October 31, 2020

The Council

Proclaiming the truth to the world.

Chris Fisher said:

I’m not sure I’ve ever claimed God is a physical entity. I’ve questioned the usefulness of the category “physical” and stated God has bodies.

How do you have a non-physical body? Physical things are usually contrasted against things that are more abstract. Bodies are spacial and temporally located. Clearly, he thinks God has bodies in multiple places. So, it doesn’t make much sense to posit non-physical bodies. Especially if you think the Bible is sharing an ANE custom of physical multi-bodied deities.

He and others like Robert Rowe appeal to the works of Benjamin Sommers. The issue with that is Sommers posits his theory on a theory of how the Pentateuch originated and he maintains the biblical writers present contradictory models of God throughout the OT. The very thing I charged Open Theist understandings to possess:

http://spirited-tech.com/COG/2019/01/23/god-isnt-open/

This was stated by Sommers himself in an interview(HT Békefi Bálint):

https://www.thinkingaboutreligion.org/s1-e9-benjamin-sommer-on-gods-bodies/

These positions can’t be maintained if one wishes to maintain inerrancy. Nor a conservative view such as about the origin of the books of Moses. Such as this one:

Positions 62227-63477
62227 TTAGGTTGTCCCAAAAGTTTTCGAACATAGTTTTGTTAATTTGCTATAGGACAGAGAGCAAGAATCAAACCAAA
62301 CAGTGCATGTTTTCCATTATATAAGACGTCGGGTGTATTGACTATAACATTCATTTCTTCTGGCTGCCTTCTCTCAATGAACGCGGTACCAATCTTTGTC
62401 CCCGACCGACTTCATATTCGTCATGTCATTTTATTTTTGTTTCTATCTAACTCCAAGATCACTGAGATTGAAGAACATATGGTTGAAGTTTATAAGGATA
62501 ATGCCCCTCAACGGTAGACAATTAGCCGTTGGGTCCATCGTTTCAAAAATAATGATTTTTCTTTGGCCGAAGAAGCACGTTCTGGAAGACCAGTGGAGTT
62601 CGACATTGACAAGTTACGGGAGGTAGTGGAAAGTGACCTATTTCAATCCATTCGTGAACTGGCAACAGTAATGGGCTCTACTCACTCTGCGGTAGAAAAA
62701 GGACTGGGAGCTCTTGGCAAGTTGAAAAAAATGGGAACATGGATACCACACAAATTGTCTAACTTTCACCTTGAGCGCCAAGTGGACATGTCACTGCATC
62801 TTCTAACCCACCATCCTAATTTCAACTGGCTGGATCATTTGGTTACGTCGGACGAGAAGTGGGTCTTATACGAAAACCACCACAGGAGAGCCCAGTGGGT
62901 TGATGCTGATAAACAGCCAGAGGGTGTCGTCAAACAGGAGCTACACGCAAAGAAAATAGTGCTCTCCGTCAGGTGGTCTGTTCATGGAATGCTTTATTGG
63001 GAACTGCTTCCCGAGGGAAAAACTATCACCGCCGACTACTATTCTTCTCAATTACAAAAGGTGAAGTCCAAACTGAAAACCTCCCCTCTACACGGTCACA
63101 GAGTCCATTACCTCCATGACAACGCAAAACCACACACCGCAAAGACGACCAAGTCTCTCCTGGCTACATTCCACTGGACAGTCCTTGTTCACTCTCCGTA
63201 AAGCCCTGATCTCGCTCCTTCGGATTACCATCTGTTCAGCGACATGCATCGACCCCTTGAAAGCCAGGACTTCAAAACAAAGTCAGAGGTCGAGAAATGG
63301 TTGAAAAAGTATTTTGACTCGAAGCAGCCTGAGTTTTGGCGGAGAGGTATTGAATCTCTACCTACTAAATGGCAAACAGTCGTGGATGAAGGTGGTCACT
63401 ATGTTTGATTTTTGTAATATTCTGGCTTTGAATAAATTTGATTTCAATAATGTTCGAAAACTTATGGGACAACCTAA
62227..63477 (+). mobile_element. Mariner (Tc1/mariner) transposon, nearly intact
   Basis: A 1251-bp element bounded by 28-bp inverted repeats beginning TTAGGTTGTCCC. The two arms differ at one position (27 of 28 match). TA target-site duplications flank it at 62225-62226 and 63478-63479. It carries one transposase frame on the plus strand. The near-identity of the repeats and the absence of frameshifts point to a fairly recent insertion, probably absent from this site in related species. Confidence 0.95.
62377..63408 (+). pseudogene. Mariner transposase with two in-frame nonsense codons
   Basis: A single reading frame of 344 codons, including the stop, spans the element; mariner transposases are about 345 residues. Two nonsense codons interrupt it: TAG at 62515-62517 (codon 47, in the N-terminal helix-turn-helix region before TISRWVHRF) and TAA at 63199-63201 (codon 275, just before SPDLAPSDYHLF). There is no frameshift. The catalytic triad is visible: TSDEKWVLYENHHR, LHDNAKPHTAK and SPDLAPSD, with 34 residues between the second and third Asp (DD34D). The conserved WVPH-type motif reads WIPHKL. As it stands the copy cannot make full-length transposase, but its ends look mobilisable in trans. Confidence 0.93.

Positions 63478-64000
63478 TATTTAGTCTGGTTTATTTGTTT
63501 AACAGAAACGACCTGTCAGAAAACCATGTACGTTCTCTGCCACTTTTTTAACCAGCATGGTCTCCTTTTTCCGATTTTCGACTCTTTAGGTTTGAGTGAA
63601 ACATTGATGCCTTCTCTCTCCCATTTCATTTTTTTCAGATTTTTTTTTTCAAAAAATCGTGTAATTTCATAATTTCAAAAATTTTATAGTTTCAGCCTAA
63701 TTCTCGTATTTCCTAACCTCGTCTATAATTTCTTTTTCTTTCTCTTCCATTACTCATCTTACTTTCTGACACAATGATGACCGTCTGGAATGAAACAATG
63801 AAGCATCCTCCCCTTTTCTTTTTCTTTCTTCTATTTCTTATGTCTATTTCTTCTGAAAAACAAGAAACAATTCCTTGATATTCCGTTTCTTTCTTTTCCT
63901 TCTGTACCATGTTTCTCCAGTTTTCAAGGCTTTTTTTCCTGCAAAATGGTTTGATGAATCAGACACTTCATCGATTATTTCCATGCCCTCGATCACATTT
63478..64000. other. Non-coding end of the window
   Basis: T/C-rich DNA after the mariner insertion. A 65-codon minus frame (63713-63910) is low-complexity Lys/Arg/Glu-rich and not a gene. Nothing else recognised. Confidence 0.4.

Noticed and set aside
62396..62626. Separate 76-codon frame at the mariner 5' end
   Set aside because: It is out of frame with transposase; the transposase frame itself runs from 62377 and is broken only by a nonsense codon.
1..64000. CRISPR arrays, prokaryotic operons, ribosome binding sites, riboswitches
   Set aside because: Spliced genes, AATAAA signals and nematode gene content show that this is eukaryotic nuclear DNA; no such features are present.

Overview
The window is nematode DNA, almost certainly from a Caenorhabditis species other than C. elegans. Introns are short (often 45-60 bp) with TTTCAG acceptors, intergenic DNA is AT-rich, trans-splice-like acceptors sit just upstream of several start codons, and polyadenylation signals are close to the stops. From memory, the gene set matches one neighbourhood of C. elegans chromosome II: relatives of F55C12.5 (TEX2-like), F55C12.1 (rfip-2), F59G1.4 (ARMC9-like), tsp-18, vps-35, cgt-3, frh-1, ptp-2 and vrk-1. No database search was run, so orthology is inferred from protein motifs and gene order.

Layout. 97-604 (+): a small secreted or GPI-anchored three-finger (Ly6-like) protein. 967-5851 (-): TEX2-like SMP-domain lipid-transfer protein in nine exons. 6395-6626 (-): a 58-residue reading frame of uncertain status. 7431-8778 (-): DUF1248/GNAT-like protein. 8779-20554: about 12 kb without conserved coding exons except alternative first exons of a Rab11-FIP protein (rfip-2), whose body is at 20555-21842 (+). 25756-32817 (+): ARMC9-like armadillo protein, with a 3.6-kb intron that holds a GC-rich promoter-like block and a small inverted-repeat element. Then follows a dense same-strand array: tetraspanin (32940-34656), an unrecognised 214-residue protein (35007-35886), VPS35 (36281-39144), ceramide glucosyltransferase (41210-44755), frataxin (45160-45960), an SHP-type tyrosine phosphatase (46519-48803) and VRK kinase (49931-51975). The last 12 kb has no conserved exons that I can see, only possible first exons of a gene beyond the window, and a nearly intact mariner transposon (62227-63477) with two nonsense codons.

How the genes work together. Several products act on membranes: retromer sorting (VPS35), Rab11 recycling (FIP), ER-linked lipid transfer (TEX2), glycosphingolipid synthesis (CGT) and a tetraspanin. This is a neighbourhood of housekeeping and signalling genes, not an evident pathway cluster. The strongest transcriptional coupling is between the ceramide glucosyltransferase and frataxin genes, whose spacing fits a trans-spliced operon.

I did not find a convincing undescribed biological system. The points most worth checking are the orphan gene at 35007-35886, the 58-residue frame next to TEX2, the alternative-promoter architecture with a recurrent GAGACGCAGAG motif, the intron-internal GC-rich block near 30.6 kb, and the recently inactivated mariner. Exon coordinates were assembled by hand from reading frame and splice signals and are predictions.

This is why most that affirm the Bible teaches Open Theists’ distinctive notions are in higher liberal scholarship. They don’t have to maintain the contradictions are true. As Sommer states on page 136:

Indeed, in light of this study, certain cliched assumptions common among both ´ Jews and Christians who attempt to distinguish their theologies must be stood on their heads. Divine embodiment, paradoxically, emerges from this study as far more important to Judaism than to Christianity. For the Tanakh, for rabbinic literature, and for important strands in Jewish mysticism, God has always been a corporeal being. For Christianity, in contrast, God deigned to take on a body at a particular moment in time; existence in a body was not part of the eternal essence of divinity.63 In short: Christians believe in incarnation, whereas the Tanakh simply believes in embodiment.64

Suppose one wished to combine the physicality notion of God with the trinity. Well, in what sense is there only one God? In what sense is the Logos made flesh(especially if God all along was already flesh)? We have seen the idea the Word ceases to be divine suffers major criticisms:

http://spirited-tech.com/COG/2019/07/21/kenotic-christology/